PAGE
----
Zuma also called on the industry to play its part by increasing localisation and contributing to skills development and training, in partnership with local academic and training institutions.

Government’s approach was to take advantage of industries that had a strong competitive edge in the world, as was the case with the automotive sector, the President pointed out.

“We have exceptional production facilities, good communication facilities and readily available raw materials among many advantages, which we have over the years been utilising very optimally. We also have good access to markets in Africa and the southern hemisphere,” he said.

It was because of all these factors that in recent years, South Africa had become one of the best performing motor vehicle markets in the world.

South Africa’s vehicle exports were high enough to allow it to export to more than 70 countries – evidence of the country’s achievements in this sector, Zuma noted.

The Motor Industry Development Programme, implemented by government in 1995, had paid dividends, he said. Through the programme, vehicle production increased from 388 442 units in 1995 to 534 490 units in 2007. Exports rose from 4% in 1995 to 32% in 2007.

The programme will be replaced by the Automotive Production and Development Programme from January 2013.

“The intention with the new programme, among others, as most of us are aware, is to expand the automotive vehicle production to 1.2 million vehicles per annum by 2020. The programme includes the Automotive Investment Scheme, which we expect should raise the number of jobs created,” he said.

The new programme was developed in consultation with National Association of Automotive Manufacturers, the National Association of Automotive Component and Allied Manufacturers, the National Union of Metalworkers of South Africa (NUMSA) and other industry interest groups. – BuaNews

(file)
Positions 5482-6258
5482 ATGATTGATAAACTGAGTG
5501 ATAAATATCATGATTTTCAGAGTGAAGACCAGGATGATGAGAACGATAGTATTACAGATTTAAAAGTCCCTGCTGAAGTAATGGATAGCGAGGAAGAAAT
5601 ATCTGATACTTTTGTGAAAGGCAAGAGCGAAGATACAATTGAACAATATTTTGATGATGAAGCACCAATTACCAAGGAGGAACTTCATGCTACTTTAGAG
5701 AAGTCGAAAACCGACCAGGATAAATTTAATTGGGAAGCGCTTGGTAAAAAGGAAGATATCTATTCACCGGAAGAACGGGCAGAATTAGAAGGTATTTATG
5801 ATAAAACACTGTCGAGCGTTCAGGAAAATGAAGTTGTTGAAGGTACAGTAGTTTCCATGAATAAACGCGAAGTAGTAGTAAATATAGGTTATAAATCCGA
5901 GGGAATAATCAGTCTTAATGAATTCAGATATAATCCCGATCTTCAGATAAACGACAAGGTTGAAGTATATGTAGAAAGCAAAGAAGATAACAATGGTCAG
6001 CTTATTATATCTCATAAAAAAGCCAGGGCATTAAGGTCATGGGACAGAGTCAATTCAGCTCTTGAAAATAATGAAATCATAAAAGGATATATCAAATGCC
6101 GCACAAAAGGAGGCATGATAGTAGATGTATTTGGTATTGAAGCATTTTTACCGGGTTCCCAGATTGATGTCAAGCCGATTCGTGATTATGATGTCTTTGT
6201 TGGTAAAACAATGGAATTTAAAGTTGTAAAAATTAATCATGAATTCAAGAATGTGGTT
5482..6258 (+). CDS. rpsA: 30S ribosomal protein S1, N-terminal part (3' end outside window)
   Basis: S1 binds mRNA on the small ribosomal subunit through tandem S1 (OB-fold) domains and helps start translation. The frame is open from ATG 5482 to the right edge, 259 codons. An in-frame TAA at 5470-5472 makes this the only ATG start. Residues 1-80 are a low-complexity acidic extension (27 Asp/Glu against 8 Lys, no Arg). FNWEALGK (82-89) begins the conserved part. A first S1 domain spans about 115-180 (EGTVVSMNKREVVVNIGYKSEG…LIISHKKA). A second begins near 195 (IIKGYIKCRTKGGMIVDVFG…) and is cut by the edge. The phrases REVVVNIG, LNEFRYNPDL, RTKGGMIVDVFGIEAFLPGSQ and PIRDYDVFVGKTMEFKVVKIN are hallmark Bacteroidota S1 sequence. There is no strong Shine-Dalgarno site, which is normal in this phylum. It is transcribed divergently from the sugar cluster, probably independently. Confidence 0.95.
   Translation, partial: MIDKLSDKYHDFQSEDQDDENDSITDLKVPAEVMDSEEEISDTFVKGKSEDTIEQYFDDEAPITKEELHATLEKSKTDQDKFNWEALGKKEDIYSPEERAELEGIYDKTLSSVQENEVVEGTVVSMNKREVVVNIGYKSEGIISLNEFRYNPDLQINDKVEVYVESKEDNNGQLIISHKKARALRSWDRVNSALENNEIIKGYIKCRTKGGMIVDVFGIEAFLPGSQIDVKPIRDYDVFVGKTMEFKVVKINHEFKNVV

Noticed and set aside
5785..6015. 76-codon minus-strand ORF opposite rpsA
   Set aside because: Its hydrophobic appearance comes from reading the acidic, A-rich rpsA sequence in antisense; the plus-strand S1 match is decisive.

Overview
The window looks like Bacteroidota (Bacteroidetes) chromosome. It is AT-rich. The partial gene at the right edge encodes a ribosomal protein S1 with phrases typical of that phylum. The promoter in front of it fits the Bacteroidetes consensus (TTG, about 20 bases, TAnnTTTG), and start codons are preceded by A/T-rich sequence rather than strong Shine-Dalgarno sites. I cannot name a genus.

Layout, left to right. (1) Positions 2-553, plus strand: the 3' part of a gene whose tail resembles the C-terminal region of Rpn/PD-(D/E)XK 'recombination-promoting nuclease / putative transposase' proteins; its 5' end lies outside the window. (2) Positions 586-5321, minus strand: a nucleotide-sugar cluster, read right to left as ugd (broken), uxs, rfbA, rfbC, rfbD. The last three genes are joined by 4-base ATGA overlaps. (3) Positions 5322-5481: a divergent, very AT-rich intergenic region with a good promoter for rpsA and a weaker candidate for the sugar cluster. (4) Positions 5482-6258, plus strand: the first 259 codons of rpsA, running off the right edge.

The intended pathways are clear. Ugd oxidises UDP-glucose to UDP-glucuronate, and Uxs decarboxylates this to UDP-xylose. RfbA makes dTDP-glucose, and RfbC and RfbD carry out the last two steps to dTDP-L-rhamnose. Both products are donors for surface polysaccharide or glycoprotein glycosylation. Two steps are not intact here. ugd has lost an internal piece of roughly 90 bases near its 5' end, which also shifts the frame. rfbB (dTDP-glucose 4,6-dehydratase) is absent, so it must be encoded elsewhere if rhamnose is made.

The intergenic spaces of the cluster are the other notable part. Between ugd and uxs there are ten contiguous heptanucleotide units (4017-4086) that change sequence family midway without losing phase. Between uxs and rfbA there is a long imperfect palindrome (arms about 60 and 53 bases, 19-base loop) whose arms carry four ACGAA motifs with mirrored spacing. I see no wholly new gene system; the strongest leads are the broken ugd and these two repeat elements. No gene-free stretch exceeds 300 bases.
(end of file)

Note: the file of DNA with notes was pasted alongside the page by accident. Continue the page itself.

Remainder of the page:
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Port of Calabar – dispute halts dredging of channel

A stalemate has prevented any attempts at dredging an 86-km length of the Calabar River channel in Nigeria, 15 months after the programme was first announced.

The project came to an end before it could begin after objections were received at the awarding of a contract to dredge the channel which was given to the Lagos Channel Management (LCM), a subsidiary of the Nigerian Ports Authority.

One of the objectors, the firm of Jan de Nul has accused the NPA of having a vested interest in the contract, while other unsuccessful bidders say that LCM is not a dredging firm but a maintenance operator. They say that LCM came in at a distant fourth in the adjudication of the awarding of the contract. LCM is also accused of not having disclosed its ties with the NPA as required in the bid procedure.

At a meeting held in Abuja recently the unsuccessful bidders said that the way out of the dispute was for the NPA to respect the due process and to adhere to regulations of the Bureau for Public Procurement Act.

Delegates attending the meeting said they were told by the acting permanent secretary of the ministry not to continue with their opposition because there were a number of other contracts that were in the offing.


A decision has been made by Transnet to extend the deadline to the prohibition with regards to the handling of IMDG cargo at the terminals from 31 October 2011 for a period of a further six months.

It is to be noted that:

  • This extension excludes classes 1 and 7 (to which the prohibition remains of force and effect)

  • Transnet will require that terminal operators / shipping lines / shipping agents (as the case may be) will make rigorous disclosure to it of all IMDG cargo to be handled at the terminals in question

  • Bearing on the nature of the dangerous goods, suitable emergency services and equipment (as the circumstances may permit) will be expected to be on hand during the handling of such cargo

  • The parties will strive to maintain a turnaround time that is as brief as possible for such cargo's presence at the terminal

  • Transnet's statutory powers and duties remain extant and the relaxation of the aforesaid Directive is not to be construed as compromising, or the abandonment of, such powers and duties in any way
  • All parties affected by this directive are required to meet the terms accordingly. source DCCI


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    The Panama flagged, Brazilian-owned bulk carrier NORSUL RECIFE (45,384-dwt, built 1985) which called in Cape Town harbour this month. Pictures by Ian Shiffman